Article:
Weather fluctuations are normal. And while most of us could use a break from the hot days of the summer or extremely cold days of the winter, future energy traders may not. As these fluctuations tend to affect how much energy is produced, delivered and consumed.
The process where the value of an asset fluctuates depending on the time of the year, is called seasonality. And while it may not be easy to determine the effects of its impact accurately, still traders and investors should take account of this future market occurrence especially when it comes to energy.
Your heating or cooling equipment will run longer and at maximum capacity when the temperatures soar or drop. And you may end up paying high electricity bills. But as an investor in the energy sector, whether you are a short term crude speculator or have deeply invested in implementing weather strategies, it is best that you are aware of these fluctuations and how you can mitigate them so that you don’t get affected.
Seasonal Patterns for Different Energy Types
There are a number of things which could influence the value of energy in a market. Future marketers use these factors to determine the market price of energy. They are always interested in the value of energy in the near future. Even if the commodity is selling at a high price and the business is booming today, that will not stop them from analyzing the energy trends for tomorrow. That is where seasonality becomes useful. It helps traders to project the future supply and demand levels and use them to determine the price today.
Here is how the leading unrefined energy future contracts tend to fluctuate.
• Henry Hub Natural Gas
The demand for this gas tend to peak on cold weather mostly during the fall and the beginning of the winter months. Smart traders will watch for big cold fronts forming in the artic that will work their way down to the states, causing a spike in demand and prices.
• West Texas Intermediate (WTI) Crude Oil
There isn’t a big difference with the pricing of this product within the different seasons. But appreciation and depreciation are felt during the North American spring/summer and fall/winter respectively. Also, there tends to be a high demand for refined fuel products in most cities during the beginning of Memorial Day and the end of Labor Day, the price of WTI tends to fall at such times.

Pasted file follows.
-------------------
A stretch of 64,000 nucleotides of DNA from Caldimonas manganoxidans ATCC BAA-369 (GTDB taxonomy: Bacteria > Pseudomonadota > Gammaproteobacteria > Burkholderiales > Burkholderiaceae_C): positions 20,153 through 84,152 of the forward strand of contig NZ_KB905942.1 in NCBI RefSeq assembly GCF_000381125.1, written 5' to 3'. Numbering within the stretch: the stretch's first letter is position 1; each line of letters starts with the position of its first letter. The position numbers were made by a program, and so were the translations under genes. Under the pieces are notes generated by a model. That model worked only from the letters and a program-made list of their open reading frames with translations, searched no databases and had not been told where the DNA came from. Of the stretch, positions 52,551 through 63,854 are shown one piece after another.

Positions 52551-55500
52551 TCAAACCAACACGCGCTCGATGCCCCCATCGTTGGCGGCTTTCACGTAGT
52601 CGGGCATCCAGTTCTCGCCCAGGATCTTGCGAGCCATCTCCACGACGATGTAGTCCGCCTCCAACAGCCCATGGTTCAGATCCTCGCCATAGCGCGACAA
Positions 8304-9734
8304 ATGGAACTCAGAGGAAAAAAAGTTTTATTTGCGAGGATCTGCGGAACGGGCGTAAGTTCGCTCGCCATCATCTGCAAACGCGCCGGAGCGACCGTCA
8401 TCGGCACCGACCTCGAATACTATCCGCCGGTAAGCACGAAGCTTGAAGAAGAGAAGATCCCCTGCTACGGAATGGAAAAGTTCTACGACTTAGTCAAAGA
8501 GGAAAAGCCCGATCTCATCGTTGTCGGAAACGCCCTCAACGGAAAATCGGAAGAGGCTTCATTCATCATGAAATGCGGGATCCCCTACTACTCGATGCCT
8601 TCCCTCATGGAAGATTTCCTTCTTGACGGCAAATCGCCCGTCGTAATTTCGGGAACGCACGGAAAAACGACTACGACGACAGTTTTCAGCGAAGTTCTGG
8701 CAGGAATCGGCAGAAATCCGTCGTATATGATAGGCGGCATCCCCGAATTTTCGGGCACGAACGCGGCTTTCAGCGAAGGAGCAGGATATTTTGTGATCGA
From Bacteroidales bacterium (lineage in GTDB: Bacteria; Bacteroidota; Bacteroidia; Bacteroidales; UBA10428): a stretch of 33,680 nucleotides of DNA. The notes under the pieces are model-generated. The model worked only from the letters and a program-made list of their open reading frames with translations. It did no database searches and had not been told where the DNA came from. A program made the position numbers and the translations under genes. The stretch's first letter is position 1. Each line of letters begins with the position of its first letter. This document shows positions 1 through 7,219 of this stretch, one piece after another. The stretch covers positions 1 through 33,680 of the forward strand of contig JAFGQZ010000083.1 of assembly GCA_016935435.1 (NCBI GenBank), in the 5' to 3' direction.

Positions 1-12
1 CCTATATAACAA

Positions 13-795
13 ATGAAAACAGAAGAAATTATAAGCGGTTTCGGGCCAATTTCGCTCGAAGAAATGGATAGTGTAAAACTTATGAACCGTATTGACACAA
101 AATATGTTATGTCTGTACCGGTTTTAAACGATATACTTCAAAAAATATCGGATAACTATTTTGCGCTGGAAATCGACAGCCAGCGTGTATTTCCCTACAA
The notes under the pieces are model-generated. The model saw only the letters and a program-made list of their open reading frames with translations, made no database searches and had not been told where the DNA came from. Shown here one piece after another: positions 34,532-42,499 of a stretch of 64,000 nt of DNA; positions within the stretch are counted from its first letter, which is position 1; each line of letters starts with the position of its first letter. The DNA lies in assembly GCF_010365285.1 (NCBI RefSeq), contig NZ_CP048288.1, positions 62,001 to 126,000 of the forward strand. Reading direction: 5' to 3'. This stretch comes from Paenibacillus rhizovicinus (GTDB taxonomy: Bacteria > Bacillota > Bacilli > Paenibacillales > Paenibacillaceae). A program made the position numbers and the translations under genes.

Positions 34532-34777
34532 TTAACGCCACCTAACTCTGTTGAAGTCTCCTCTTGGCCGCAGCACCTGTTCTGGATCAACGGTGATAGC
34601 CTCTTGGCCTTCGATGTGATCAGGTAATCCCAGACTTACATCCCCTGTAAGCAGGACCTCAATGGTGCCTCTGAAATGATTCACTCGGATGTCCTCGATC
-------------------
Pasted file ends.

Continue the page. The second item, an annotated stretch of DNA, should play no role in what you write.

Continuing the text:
• RBOB Gasoline
RBOB and WTI are both products of crude oil, so their pricing is almost the same. There is a high demand for gasoline during the summer than it is during the winter. Also, holidays such as Christmas and Thanksgiving tend to be a big boost to RBOB’s demand.
• NY Harbor Heating Oil
During spring and summer, there is a decreased demand for heating oil as compared to during cold winter weather which is the peak for this commodity.
Note that the prices of WTI and Henry Hub may not rely so much on seasonality. But the tendencies are accurate, to the point that future traders engage other alternative products designed for weather trading to survive during the fall season.
Is Weather a Risky Business For Energy Markets?
According to statistics, nearly 20% of the U.S. economy is affected by the weather. For instance, agriculture and energy depend completely on the temperatures. A rise or fall in temperature affects the energy levels, and the farming produces.
But businesses face unique challenges caused by weather fluctuations. Often, the changes in the climate will affect the volume and uses of the product and not the price. For instance, during unexceptionally cold summers, hotels and air seats may be left empty. And on the other hand, during a warm winter, people will not need so much heat which means companies will not make great sales. But even though the energy prices may change depending on the high or low demand, it will not cover up for the lost revenues that are as a result of fluctuating temperatures.
Weather challenges are also localized and are impossible to be controlled. Even with the metrological science advancing, it is still difficult to accurately and consistently predict weather changes.
What If a Trader Has Weather Insurance?
Futures traders have been and still are using insurance to protect themselves from the ever-changing weather conditions. But unfortunately, while it is an excellent way to cover yourself, these insurances only protect traders from catastrophic damages. And do not include reduced demand for the business as part of the cover. Nevertheless, having an insurance cover will give you an upper hand during the high-risk and low probability events.
What are the CME Weather Futures and Options on Futures?
Chicago Mercantile Exchange (CME) introduced weather futures in 1999. The aim was to create an open platform for traders to negotiate prices and complete price transparency. CME weather futures and options on futures use specific indexes to represent monthly and average seasonal temperatures of 15 U.S. and 5 European cities. Companies in energy-related business benefit a lot from the weather futures. But it is believed that agricultural and restaurants companies involved in tourism might sign in for this contract as well.
Determining the impact caused by seasonality may be difficult, but it is essential for investors particularly those dealing with energy products, to understand the calendar and how it affects the price. With this understanding, traders will be able to spot opportunities in the energy markets to capitalize on.